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Supreme Court stays Texas mifepristone order

Justice Samual A. Alito stayed the sweeping order all but enjoining the use of mifepristone, the most popular abortifacient.

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Mifepristone available again - for now

The Supreme Court of the United States issued an administrative stay on a lower court order suspending the approval of mifepristone, the most popular abortifacient, until one minute to midnight April 19.

Mifepristone fully available nationwide – for a few days

Justice Samuel A. Alito, supervising Justice for the Fifth Judicial Circuit, issued the stay on Friday (April 14). Actually he issued two orders, one for each of two applications for stay. Danco Laboratories (the current rights holder) and the Food and Drug Administration each made a separate application.

On April 7, Judge Matthew Kacsmaryk of the U.S. District Court for the Northern District of Texas “stayed” the approval of mifepristone for abortifacient use. The Fifth Circuit Court of Appeals issued a preliminary stay of Judge Kacsmaryk’s order, but only as to the original 2000 approval. They did so on statute-of-limitations grounds, which don’t apply either to:

  • Changes in the approval, which the FDA issued in 2016, or to:
  • The freedom to ship mifepristone and misoprolol, a prostaglandin analog, by mail.

Justice Alito, without comment, said the stay would apply until one minute to midnight Wednesday night. He also ordered any parties wishing to respond to the application to file their responses by noon Tuesday (April 18). All times are in Eastern Daylight Savings Time.

Reasons for the challenge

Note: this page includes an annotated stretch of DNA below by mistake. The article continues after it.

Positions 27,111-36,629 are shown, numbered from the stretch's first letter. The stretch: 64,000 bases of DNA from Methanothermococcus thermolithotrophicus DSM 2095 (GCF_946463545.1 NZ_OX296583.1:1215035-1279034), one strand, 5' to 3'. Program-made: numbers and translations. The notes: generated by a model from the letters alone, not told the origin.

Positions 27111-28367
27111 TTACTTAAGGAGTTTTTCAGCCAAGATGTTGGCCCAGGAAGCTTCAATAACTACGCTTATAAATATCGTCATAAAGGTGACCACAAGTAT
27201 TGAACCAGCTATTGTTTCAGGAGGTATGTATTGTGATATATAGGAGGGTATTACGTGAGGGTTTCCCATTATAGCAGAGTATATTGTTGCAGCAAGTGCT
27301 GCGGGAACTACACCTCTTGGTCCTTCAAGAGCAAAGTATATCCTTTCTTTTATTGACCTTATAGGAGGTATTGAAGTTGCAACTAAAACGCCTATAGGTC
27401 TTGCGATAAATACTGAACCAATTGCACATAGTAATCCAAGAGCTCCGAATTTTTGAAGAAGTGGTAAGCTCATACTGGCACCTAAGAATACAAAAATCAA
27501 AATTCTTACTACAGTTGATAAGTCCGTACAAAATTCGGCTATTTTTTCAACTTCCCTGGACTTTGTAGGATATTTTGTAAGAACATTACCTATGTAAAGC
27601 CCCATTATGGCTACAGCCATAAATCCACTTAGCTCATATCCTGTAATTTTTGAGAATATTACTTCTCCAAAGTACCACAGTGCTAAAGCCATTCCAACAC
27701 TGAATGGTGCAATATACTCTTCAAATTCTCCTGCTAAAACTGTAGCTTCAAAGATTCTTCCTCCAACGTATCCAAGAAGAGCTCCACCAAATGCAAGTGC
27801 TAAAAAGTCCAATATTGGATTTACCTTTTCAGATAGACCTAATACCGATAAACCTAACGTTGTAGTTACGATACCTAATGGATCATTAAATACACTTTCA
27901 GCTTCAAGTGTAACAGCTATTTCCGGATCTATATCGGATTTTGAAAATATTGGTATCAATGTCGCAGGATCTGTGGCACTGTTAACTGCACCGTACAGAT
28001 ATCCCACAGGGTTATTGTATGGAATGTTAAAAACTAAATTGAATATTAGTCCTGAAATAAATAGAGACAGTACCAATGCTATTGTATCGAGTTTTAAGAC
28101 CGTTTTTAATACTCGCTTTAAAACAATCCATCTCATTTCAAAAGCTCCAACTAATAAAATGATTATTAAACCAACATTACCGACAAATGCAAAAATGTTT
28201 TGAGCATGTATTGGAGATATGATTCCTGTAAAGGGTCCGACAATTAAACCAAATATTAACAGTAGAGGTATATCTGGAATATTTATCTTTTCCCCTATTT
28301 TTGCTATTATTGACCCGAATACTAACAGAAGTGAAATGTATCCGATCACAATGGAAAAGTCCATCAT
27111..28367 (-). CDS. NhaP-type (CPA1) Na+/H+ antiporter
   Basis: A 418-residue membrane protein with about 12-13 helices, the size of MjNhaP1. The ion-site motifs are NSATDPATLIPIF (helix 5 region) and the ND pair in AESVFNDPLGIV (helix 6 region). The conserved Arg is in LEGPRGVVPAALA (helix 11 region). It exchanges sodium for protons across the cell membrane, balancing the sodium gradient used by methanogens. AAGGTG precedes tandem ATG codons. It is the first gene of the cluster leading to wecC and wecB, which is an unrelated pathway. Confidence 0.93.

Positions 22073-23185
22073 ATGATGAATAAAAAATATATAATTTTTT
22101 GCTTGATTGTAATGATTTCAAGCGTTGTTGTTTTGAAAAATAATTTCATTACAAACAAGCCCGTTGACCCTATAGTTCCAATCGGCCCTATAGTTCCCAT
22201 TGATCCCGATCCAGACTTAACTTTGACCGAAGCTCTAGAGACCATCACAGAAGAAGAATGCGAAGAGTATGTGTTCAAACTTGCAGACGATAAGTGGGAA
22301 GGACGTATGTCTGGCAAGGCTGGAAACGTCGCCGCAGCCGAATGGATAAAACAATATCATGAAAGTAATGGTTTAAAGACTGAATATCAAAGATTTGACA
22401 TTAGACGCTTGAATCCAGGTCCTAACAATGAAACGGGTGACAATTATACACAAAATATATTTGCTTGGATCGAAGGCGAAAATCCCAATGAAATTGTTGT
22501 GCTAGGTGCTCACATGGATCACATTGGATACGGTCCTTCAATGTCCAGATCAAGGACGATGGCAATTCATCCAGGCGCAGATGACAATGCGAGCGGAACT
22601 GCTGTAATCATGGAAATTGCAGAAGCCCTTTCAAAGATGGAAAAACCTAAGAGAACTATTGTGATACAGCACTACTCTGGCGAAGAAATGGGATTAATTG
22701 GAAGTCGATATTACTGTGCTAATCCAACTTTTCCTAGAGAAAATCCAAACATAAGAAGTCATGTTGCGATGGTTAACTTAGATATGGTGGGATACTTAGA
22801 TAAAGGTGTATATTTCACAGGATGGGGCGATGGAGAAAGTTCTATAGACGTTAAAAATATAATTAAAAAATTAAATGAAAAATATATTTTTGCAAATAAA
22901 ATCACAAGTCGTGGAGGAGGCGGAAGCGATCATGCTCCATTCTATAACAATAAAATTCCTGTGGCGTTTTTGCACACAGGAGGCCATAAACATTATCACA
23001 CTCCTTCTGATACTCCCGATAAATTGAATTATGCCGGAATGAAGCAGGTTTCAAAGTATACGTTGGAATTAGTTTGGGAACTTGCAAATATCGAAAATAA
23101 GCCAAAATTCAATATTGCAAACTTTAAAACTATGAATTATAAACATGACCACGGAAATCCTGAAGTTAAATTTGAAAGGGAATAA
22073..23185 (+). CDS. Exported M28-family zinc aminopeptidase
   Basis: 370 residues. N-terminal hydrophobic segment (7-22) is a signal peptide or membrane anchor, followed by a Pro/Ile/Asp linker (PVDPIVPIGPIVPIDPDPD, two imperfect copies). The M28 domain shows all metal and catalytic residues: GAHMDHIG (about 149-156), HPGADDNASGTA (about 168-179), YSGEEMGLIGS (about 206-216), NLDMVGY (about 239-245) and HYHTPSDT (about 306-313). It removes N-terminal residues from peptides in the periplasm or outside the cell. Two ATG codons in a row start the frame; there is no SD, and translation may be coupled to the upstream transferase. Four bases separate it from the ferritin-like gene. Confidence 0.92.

Challengers of the FDA approvals have alleged the FDA:

  • Cut corners on the original approval process for mifepristone,
  • Relaxed the requirements for its administration without scientific warrant, and
  • Allowed the current rights holder to ship mifepristone through the mail, in violation of the Comstock Act.

(Alliance for Hippocratic Medicine et al. v. Food and Drug Administration et al. v. Danco Laboratories, case 2:22-cv-223.)

CNAV has made this editorial comment on the case, including the implications of allowing the use of mifepristone. This drug first exploded onto the American public consciousness in the last quarter of the last century. Originally it had no name, but only a lot number: Roussel-UCLAF Lot 486, or RU-486 for short. The French drug firm Roussel-UCLAF developed it, then signed away its patent rights to the Population Council. The latter is a John D. Rockefeller organization dedicated to depopulating the planet by attrition.



On 19 April 2023, Justice Alito signed two more orders extending the stay to one minute before midnight Friday, 21 April. The Supreme Court holds Friday Morning Conference on that day. This suggests that the Court has scheduled Alliance for Hippocratic Medicine et al. v. FDA et al. for that conference.

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Terry A. Hurlbut has been a student of politics, philosophy, and science for more than 35 years. He is a graduate of Yale College and has served as a physician-level laboratory administrator in a 250-bed community hospital. He also is a serious student of the Bible, is conversant in its two primary original languages, and has followed the creation-science movement closely since 1993.

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